The perfect fried egg in 45 seconds without flipping or 'egg gymnastics' - explained by an expert

Picture of someone cracking eggs into a frying pan
-Credit: (Image: (Image: Getty))


Fried eggs with golden yolks are a breakfast favourite, but flipping them without breaking can be a challenge. Sunny-side eggs, which don't require flipping, can often result in a runny yolk and barely set whites. Over-easy eggs, on the other hand, need to be flipped, risking them breaking apart and turning into scrambled eggs.

However, Meaghan Webster, an egg recipe developer and founder of Meags Eggs, has found an easy way to cook perfect over-easy fried eggs without flipping them. Meaghan explained: "I tried to like frying eggs over-easy. Except it wasn't that easy, and I became lazy. So I regularly practice the lid method instead."

She continued: "Letting the heat of a pan cook the bottom of an egg, and covering the pan to steam the top of the egg.", reports the Express. According to Meaghan, this simple recipe requires "no egg gymnastics required", as all you need to do is let the heat reach the top of the egg to cook it perfectly without flipping. For money-saving tips, sign up to our Money newsletter here

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Picture of a perfect fried egg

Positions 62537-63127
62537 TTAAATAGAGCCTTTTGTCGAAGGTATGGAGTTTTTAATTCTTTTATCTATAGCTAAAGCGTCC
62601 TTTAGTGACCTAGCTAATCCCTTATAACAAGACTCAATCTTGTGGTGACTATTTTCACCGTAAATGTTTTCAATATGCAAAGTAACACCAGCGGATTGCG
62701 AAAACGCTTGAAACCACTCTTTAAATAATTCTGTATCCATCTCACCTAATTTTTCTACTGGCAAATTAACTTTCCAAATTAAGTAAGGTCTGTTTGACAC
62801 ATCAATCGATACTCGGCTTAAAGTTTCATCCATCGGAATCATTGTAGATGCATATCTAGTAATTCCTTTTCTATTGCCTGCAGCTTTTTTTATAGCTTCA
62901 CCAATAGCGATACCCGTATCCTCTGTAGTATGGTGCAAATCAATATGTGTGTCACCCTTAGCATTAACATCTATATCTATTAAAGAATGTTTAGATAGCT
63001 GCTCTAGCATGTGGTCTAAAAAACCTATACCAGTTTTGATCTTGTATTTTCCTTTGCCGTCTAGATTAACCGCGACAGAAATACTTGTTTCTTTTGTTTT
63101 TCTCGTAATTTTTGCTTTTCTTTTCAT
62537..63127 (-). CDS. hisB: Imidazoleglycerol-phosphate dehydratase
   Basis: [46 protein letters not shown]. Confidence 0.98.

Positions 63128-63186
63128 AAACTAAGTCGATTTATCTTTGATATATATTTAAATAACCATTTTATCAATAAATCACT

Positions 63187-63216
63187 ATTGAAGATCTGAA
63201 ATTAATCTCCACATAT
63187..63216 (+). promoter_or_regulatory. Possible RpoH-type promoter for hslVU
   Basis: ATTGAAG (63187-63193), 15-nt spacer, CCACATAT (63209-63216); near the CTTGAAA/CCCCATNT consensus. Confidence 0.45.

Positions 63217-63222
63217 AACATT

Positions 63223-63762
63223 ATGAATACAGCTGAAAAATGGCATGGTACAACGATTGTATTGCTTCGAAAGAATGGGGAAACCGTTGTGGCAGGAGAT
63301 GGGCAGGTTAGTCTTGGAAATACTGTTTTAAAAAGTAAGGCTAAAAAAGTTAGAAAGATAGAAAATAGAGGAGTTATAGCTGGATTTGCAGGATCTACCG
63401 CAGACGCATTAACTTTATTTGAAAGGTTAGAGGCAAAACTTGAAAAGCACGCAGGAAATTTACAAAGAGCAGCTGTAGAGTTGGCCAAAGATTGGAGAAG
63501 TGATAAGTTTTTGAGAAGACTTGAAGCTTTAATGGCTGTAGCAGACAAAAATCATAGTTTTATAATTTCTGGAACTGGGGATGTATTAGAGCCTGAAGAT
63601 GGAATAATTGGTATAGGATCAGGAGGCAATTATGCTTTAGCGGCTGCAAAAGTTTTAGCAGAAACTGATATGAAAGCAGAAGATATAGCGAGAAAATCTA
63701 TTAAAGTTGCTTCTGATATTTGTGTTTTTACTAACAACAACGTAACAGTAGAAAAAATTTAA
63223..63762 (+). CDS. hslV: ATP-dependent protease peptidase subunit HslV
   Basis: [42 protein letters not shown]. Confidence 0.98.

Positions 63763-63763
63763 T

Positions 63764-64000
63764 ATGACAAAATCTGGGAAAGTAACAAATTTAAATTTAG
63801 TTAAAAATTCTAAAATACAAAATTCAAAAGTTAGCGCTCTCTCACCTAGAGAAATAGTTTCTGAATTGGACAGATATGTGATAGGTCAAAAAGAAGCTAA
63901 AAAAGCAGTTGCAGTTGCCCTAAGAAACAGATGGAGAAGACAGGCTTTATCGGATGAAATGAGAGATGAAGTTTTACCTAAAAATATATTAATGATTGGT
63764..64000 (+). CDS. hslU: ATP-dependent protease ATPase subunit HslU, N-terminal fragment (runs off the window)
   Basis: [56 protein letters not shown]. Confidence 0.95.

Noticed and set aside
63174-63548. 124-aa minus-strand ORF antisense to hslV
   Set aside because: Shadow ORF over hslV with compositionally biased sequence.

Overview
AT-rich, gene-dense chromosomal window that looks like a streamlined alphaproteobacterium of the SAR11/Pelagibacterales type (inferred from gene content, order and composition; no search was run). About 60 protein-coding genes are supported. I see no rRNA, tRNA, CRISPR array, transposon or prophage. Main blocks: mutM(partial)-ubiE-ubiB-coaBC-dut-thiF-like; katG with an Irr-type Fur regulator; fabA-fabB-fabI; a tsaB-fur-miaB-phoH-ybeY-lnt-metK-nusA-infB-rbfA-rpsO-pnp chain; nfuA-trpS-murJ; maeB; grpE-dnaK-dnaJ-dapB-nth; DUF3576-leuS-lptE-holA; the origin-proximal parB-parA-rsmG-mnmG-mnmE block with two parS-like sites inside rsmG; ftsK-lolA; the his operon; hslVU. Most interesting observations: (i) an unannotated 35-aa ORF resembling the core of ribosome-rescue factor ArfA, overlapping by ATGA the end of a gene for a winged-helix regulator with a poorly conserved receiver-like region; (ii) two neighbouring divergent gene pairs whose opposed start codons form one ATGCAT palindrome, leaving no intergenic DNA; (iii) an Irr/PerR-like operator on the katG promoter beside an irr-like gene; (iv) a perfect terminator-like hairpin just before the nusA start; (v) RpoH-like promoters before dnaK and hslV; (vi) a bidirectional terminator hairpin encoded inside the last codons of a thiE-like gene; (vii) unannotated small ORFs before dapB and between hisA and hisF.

A perfect fried egg -Credit:(Image: Getty)

Simply add olive oil to a frying pan and leave it on medium heat for about a minute to warm up. Then crack the eggs into the pan and let them cook for around one minute until the egg whites start to turn white, then place a lid on top of the frying pan. Meaghan advised: "Cover the pan with a lid for the last 45-60 seconds, or until the top of the egg whites have set, but the yolk is still soft. To check, wiggle the pan to see if the yolk still jiggles."

For serving, she explained: "When cooked to your preference, use a spatula to transfer the egg to a plate. Repeat previous steps with the second egg".

The best part of this approach?

It's easily scalable - you can cook multiple eggs at once if you're having a sluggish morning or need to serve multiple people. Regarding simultaneous cooking, Meaghan revealed: "On especially lazy mornings, I fry both eggs at the same time and let the egg whites join them together."

For a more traditional serving style, she said "You can separate them later using the spatula for two separate pieces of toast or if you just prefer eating them as 2 separate eggs! ."